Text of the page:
So can no fountain . . .—This, the last clause of the sentence above in the Authorised version is very confused in the original, but seems to be merely this, Neither can salt (water) bring forth fresh; or, as Wordsworth renders it, Nor can water that is salt produce what is sweet. And such in effect is Alford’s comment: “If the mouth emit cursing, thereby making itself a brackish spring, it cannot to any purpose also emit the sweet stream of praise and good words; if it appear to do so, all must be hypocrisy and mere seeming.” Every blessing is, in fact, tainted by the tongue which has uttered curses; and even “Praise is not seemly in the mouth of a sinner” (Ecclesiasticus 15:9).

Who is a wise man and endued with knowledge among you? let him shew out of a good conversation his works with meekness of wisdom.
(13) Who is a wise man and endued with knowledge?—Who is wise, i.e., in the wisdom of God, and learned in that of man? The latter state is of knowledge natural or acquired, the former is Sophia, the highest heavenly wisdom, “the breath of the power of God—the brightness of the everlasting light—more beautiful than the sun, and above all the order of the stars” (Wisdom Of Solomon 7:25-29). Just as the devils hold with man the lower kinds of faith, that is belief merely (James 2:19), so do they share in his earthly knowledge. The self-same term as that describing it above is used by the evil spirit who answered the presumptuous sons of Sceva, “Paul I know,” while a different one altogether referred to the Lord Jesus (Acts 19:15).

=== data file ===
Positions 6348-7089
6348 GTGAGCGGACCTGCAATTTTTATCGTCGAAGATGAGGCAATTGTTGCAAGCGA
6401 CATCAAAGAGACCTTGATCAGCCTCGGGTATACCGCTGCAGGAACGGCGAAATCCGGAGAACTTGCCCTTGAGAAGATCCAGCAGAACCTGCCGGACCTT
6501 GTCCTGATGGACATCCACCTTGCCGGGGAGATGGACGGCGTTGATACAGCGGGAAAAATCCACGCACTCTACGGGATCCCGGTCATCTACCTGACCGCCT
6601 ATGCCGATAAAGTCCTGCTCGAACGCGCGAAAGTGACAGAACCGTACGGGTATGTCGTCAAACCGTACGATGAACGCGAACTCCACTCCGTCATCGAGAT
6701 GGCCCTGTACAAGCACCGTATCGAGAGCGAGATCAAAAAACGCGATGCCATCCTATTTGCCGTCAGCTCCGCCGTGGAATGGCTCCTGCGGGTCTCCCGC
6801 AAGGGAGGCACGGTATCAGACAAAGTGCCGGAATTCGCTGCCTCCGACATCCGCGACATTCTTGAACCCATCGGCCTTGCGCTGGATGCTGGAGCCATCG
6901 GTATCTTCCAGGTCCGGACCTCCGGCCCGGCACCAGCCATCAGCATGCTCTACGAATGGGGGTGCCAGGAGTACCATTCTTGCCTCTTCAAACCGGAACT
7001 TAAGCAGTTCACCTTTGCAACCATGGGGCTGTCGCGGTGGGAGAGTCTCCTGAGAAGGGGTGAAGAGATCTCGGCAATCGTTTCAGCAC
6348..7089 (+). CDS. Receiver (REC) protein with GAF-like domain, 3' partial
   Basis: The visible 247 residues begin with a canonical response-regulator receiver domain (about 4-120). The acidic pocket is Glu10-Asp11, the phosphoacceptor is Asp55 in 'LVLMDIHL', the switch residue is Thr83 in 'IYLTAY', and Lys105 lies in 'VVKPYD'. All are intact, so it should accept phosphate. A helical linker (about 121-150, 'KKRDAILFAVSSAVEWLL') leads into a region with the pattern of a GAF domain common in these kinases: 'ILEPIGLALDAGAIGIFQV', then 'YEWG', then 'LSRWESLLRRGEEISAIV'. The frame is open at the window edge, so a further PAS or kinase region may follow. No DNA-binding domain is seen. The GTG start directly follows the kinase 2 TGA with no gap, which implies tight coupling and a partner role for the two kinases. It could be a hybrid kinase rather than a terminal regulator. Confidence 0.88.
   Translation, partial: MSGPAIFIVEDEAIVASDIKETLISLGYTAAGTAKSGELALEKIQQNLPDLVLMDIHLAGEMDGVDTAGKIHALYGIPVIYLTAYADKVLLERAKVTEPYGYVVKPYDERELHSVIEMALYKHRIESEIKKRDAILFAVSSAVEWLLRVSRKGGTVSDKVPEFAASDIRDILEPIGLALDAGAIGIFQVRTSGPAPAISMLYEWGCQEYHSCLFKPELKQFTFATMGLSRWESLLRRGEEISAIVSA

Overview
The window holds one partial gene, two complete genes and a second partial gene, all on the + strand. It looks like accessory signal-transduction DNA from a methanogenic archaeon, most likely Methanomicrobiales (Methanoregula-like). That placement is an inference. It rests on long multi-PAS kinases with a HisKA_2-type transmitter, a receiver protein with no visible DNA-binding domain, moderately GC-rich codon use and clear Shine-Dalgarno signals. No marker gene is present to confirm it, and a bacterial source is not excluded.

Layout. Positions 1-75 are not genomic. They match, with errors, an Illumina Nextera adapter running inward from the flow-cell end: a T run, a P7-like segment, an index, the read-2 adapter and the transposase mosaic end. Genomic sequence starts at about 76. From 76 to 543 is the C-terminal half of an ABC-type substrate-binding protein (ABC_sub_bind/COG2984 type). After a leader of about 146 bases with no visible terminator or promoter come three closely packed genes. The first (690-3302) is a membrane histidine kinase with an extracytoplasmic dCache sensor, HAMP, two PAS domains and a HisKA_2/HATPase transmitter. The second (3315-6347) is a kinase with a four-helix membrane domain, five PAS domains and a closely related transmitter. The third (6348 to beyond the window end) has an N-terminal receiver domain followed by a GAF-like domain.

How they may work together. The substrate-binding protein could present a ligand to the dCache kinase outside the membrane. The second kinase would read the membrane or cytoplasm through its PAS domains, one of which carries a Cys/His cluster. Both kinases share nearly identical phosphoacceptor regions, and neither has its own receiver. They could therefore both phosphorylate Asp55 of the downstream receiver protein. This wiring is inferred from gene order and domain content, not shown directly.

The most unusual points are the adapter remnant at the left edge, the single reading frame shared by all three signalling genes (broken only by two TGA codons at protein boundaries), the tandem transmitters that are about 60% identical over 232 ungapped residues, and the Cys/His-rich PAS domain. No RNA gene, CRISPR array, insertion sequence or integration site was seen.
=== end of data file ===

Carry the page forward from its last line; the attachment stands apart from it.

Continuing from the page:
“Where shall Wisdom be found,

And where is the place of Understanding?”

was the question of Job (Job 28:12). And the LXX, version marks the parallelism in the same Greek words as those used by St. James to distinguish between the two ideas.

Let him shew out of a good conversationi.e., right conduct. “Conversation” has slipped from its original meaning, which exactly represented the Greek, and is often misapprehended by the English reader. Literally, “turning oneself about,” it changed to “walking to and fro,” and the talking while engaged in these peripatetics, and then to its limited modern use. There is to be general good conduct, and particular proofs of it in kindly works in meekness of wisdom; noble acts of a holy habit.

But if ye have bitter envying and strife in your hearts, glory not, and lie not against the truth.